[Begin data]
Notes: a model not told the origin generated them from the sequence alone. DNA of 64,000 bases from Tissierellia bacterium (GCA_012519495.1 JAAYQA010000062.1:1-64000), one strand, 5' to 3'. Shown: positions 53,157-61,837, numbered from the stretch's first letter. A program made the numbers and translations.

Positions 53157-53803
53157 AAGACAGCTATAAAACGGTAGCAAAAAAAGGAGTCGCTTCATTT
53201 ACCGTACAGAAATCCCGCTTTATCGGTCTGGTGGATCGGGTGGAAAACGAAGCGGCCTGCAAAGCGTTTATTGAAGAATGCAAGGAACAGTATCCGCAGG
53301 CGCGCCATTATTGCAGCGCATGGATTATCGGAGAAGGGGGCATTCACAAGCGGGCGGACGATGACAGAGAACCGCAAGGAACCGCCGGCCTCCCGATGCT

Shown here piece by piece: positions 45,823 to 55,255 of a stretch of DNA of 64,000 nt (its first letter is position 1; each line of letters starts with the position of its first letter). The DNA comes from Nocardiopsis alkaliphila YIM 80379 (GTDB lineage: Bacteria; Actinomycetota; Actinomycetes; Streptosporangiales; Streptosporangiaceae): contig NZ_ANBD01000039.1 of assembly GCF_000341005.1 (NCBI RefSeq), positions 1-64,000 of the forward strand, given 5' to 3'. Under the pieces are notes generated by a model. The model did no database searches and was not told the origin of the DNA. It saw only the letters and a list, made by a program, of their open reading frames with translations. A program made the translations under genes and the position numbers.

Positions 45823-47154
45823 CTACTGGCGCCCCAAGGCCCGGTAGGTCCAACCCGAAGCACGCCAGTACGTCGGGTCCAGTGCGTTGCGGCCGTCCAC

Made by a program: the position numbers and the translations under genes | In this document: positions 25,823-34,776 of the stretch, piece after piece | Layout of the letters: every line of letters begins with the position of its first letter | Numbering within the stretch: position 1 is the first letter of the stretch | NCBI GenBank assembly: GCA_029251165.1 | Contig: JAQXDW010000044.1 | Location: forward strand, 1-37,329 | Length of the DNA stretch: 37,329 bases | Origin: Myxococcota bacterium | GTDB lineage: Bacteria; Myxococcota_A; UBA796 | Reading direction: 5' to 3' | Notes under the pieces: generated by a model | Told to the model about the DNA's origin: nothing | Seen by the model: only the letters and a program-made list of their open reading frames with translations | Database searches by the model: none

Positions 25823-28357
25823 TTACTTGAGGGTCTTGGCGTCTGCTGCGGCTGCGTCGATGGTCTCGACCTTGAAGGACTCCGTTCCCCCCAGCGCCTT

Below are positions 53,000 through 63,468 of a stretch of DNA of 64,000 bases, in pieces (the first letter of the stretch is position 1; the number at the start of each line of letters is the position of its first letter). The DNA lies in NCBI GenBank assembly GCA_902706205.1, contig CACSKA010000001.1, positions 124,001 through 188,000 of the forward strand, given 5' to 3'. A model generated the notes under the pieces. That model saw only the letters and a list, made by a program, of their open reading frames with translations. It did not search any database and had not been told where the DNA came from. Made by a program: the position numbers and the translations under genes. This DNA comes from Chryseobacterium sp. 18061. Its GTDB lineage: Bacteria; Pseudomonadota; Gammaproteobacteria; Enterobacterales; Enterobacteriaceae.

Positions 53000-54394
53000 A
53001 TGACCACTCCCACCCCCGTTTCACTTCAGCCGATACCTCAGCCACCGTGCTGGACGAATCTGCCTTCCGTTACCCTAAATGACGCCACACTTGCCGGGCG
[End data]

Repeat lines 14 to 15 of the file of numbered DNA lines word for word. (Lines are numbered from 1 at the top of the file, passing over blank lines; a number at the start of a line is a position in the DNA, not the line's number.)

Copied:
53000 A
53001 TGACCACTCCCACCCCCGTTTCACTTCAGCCGATACCTCAGCCACCGTGCTGGACGAATCTGCCTTCCGTTACCCTAAATGACGCCACACTTGCCGGGCG